Case Presentation: A 69-year-old woman with ALL on chemotherapy and prior venous thromboembolisms being treated with rivaroxaban was admitted for symptomatic COVID19. She was dyspneic with pulse oximetry saturations in the 90s, so she was started on oxygen via nasal cannula, dexamethasone, and remdesivir. Initial chest X-ray, troponins, D-dimer, and BNP were unremarkable. Chemotherapy was held, though dapsone and valacyclovir prophylaxes were continued. Blood cultures grew gram positive organisms, so empiric broad spectrum antibiotics were initiated. On day three of admission, her hypoxia acutely worsened, and she eventually required high flow nasal cannula. Her arterial blood gas (ABG) on nonrebreather showed a pO2 well above 100 mmHg, a normal pH and pCO2, and a methemoglobin content of 11%. Repeat chest X-ray showed a developing pneumonia. Dapsone was discontinued, she was gradually weaned off supplemental oxygen to room air, and methemoglobin percentages improved on serial ABGs. Repeat blood cultures were negative. She was discharged one week after admission to outpatient hematology follow-up.
Discussion: Pulse oximetry detects hypoxemia by estimating arterial oxygen tension, but it can be inaccurate with hypoperfusion, hypothermia, hemoglobinopathies, and the presence of carboxy- or methemoglobin. Furthermore, these readings guide management and discharge of COVID inpatients, and inaccurate readings could cause delayed treatment of severely ill patients. Methemoglobinemia occurs due to the oxidation of iron in hemoglobin, making it incapable of carrying oxygen. Dapsone is a well-known cause, which can produce a low-grade methemoglobinemia as well as a more severe form with symptoms including cyanosis, headaches, arrhythmias, seizures, and death. Our case represents an interesting confluence of factors leading to hypoxemia: she had COVID19, a developing pneumonia, and a low-grade methemoglobinemia likely from prior to admission. She also had mild anemia with hemoglobins between 10-11 g/dL. Cardiac causes of hypoxemia were excluded with negative troponins, D-dimer, and BNP. Of note, methemoglobin tends to create falsely decreased readings on pulse oximetry, and at rising concentrations saturation may plateau around 85%. However, in this patient, we suspect its presence combined with infectious and hematologic causes of hypoxemia led to her clinical decline and increased level of care.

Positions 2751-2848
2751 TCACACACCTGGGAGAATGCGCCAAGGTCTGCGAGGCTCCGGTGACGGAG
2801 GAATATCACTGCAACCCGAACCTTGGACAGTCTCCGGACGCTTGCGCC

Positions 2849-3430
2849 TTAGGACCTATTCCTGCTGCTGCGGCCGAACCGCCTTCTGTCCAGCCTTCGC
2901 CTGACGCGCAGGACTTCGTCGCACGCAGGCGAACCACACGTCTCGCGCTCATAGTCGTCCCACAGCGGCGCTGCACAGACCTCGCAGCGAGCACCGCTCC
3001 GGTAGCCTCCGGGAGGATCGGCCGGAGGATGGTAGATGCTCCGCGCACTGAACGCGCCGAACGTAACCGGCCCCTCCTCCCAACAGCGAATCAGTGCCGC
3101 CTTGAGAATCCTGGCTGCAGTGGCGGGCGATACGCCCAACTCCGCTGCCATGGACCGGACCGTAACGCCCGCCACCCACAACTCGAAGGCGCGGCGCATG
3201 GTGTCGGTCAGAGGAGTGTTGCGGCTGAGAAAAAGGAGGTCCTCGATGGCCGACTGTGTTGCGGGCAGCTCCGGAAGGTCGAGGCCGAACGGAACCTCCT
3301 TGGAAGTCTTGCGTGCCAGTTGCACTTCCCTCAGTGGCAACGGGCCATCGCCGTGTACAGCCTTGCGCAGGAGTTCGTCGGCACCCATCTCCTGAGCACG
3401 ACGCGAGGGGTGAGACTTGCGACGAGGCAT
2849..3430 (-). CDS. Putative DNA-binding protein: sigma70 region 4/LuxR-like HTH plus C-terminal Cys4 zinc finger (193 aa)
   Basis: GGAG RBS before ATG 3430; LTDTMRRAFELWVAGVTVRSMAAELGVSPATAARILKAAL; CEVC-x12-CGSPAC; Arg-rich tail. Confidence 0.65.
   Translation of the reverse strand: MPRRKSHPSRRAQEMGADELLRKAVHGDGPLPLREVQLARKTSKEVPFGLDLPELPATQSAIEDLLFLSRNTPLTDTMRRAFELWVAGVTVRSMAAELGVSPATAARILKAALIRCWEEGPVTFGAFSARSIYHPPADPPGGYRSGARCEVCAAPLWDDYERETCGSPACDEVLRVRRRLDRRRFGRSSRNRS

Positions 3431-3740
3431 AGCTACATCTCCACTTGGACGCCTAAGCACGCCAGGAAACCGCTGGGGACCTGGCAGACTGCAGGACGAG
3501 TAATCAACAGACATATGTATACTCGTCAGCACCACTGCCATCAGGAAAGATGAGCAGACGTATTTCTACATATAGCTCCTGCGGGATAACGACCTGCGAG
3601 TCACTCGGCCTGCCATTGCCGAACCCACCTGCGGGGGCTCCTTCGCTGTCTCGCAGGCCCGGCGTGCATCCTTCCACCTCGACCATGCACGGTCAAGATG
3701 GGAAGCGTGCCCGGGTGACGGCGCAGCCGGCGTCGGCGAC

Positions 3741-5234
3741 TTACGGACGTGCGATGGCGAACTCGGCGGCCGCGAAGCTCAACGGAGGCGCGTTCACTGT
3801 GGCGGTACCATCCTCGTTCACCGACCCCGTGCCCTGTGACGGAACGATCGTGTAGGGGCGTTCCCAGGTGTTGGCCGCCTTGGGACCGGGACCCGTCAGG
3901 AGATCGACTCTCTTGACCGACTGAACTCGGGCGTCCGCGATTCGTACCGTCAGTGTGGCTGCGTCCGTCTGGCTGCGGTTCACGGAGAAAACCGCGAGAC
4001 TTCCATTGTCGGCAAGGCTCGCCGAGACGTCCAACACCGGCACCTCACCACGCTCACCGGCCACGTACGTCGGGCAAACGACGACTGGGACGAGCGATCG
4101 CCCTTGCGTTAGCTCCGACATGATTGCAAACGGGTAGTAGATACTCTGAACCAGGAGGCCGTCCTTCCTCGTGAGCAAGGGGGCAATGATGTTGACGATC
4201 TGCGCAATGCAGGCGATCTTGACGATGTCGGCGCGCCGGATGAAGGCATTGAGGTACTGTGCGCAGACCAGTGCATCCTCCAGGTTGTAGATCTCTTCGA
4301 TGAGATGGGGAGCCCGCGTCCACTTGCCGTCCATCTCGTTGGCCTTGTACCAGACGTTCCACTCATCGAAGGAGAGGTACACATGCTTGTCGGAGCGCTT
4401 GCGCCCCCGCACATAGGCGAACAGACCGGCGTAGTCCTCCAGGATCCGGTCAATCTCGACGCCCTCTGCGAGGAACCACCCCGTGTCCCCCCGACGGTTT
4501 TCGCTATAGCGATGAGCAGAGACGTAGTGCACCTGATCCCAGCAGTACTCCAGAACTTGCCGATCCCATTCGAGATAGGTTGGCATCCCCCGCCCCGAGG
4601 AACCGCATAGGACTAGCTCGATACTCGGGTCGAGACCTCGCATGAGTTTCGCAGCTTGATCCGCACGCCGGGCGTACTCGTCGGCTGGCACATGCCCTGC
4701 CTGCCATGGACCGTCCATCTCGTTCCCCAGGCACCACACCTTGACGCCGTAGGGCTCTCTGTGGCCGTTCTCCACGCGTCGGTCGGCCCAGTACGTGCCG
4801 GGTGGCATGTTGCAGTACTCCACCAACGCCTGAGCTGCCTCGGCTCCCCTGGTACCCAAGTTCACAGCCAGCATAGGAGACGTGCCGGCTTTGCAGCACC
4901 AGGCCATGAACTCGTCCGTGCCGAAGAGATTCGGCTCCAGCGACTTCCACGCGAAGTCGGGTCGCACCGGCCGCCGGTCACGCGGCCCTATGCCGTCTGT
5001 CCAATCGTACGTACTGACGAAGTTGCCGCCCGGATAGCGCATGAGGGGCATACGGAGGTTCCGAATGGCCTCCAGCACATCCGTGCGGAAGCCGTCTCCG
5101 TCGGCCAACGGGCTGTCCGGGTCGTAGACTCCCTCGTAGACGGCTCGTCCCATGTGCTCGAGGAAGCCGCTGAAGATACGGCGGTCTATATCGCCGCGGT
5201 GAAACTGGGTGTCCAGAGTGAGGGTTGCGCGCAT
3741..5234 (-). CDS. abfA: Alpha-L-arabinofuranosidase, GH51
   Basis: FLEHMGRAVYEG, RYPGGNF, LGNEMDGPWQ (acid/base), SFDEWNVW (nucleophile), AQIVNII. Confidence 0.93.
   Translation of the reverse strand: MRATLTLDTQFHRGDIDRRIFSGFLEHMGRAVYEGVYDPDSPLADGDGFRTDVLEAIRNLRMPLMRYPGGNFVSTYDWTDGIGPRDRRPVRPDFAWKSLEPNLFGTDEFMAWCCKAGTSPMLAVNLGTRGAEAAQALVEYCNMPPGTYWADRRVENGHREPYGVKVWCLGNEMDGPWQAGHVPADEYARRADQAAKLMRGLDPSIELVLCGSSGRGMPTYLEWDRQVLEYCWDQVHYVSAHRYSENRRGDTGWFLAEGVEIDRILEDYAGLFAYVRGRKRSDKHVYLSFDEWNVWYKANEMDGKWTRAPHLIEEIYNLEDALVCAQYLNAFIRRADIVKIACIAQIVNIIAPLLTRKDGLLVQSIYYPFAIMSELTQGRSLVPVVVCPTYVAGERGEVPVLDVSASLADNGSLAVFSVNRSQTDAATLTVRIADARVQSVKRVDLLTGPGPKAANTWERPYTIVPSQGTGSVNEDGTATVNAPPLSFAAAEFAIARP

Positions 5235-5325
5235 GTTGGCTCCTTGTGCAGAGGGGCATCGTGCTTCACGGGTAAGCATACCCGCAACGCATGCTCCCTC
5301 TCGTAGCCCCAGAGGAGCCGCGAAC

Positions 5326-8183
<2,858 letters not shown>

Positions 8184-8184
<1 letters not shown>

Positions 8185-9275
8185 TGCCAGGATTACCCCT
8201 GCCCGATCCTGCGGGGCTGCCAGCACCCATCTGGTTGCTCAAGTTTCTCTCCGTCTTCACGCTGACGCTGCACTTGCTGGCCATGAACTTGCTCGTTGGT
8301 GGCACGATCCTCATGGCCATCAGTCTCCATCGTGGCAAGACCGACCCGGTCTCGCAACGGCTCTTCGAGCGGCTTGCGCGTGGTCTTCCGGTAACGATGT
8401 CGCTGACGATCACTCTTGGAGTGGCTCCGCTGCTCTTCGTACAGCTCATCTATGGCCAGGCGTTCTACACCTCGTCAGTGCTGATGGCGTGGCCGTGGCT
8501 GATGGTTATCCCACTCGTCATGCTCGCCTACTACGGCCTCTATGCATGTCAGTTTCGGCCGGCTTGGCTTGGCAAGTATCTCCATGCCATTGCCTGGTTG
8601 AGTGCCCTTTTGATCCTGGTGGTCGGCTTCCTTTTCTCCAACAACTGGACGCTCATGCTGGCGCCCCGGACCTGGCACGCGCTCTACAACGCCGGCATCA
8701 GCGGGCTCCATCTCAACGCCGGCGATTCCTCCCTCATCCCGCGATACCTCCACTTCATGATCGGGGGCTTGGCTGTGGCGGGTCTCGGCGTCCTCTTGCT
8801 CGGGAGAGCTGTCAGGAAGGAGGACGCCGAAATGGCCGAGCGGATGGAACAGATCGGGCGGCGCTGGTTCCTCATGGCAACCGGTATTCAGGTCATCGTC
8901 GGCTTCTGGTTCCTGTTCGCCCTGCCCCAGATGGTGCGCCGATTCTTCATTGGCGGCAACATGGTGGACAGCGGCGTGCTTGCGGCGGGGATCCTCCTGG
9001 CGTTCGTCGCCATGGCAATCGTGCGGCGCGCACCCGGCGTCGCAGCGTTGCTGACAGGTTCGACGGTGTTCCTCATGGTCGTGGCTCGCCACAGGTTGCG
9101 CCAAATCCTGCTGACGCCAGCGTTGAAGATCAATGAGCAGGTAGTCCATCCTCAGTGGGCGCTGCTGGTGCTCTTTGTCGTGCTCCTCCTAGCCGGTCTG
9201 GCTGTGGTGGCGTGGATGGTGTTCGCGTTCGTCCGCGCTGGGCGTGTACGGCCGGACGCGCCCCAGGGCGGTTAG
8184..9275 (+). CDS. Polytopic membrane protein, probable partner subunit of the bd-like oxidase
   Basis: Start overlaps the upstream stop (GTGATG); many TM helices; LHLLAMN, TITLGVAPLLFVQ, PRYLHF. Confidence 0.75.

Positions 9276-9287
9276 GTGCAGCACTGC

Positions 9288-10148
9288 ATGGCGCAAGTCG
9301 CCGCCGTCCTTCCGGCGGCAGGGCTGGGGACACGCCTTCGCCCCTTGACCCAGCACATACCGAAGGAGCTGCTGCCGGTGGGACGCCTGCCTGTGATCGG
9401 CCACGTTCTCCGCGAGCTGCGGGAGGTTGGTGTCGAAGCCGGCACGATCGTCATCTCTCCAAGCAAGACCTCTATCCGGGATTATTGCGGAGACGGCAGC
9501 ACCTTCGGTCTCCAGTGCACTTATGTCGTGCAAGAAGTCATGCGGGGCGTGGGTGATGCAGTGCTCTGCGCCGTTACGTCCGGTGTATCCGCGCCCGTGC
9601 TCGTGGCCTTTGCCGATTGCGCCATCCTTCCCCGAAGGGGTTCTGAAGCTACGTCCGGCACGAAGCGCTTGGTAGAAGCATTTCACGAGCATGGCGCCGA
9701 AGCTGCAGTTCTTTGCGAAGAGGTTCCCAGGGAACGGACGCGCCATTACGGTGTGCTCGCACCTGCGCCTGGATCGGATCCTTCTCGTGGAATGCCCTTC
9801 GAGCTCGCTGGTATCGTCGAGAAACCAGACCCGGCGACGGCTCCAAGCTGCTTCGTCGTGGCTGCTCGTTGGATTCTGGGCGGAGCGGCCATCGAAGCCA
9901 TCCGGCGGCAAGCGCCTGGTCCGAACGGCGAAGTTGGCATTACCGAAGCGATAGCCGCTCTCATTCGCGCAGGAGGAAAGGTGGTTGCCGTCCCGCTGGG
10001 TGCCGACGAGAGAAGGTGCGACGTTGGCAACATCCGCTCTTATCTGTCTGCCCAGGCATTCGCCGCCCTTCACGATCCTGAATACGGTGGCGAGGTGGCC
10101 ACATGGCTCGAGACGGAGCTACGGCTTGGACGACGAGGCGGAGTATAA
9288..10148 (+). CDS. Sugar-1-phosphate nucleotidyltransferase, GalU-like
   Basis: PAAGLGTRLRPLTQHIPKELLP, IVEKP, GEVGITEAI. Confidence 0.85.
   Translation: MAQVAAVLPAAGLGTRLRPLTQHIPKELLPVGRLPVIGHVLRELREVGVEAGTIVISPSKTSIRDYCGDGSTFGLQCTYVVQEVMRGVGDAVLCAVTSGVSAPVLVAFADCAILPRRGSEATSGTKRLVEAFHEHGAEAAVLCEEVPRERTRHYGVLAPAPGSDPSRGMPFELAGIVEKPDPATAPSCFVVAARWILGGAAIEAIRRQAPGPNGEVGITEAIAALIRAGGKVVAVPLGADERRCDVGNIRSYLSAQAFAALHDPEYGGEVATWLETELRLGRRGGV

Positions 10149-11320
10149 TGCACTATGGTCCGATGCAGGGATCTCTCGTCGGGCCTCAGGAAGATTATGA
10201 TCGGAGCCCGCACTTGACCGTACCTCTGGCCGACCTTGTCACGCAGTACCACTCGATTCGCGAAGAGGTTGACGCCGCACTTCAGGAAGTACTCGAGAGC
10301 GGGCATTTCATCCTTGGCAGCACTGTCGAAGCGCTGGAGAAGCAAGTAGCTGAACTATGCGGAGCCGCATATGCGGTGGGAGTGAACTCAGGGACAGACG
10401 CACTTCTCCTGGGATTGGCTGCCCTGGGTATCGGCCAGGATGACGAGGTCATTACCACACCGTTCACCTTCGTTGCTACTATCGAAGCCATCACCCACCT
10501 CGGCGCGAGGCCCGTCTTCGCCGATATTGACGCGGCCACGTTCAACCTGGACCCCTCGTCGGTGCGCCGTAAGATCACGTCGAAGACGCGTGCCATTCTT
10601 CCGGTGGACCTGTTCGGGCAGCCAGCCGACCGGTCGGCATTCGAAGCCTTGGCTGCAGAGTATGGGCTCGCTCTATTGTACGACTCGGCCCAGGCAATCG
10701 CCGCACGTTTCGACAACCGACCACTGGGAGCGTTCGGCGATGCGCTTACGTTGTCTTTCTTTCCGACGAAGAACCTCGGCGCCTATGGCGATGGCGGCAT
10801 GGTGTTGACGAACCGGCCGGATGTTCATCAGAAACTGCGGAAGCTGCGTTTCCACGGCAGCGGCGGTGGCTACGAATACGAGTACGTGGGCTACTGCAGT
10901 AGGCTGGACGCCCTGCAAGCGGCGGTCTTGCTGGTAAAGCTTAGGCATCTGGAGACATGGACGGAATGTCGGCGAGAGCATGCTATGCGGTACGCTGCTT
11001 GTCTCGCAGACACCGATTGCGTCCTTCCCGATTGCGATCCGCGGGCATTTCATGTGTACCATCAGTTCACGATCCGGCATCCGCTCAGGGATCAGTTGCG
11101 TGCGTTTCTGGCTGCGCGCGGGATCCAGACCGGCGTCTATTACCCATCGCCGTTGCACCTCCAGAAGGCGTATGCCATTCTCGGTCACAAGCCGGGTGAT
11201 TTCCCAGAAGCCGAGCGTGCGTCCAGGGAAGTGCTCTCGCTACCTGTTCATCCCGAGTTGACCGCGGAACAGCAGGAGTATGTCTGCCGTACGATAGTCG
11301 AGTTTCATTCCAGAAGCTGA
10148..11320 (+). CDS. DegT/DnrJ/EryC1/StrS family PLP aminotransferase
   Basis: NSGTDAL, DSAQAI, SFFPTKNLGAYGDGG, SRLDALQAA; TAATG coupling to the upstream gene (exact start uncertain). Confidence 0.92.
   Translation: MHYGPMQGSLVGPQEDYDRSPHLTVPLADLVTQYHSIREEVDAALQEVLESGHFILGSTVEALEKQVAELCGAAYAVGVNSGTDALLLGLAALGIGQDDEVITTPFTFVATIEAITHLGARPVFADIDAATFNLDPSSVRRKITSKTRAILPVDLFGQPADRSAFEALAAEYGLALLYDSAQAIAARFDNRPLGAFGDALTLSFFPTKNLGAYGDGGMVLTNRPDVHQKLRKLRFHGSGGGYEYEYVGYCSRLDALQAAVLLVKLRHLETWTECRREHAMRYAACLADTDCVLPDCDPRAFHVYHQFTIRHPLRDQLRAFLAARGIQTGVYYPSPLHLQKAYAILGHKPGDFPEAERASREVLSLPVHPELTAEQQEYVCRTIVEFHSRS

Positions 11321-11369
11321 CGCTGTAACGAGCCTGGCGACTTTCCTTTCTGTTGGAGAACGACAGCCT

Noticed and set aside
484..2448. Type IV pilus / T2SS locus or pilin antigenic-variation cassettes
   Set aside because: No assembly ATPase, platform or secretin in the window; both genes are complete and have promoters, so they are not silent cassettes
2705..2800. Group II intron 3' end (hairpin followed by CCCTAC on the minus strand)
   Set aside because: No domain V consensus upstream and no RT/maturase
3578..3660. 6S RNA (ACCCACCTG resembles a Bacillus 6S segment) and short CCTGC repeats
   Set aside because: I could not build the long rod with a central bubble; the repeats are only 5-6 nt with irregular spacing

Conclusions: Hypoxemia can be life-threatening. It is typically attributable to respiratory or circulatory factors, such as limited diffusion or ventilation, shunting, and mismatching ventilation and perfusion from infection or pulmonary edema. These factors should be considered when working up hypoxemia. However, if present treatments are not helping, or if there are any doubts or inconsistencies in readings, further investigation of less common causes such as anemias or hemoglobinopathies is warranted. This is especially important for complex, hypoxemic patients with multiple comorbidities or polypharmacy, as they may have multifactorial causes of their presentation.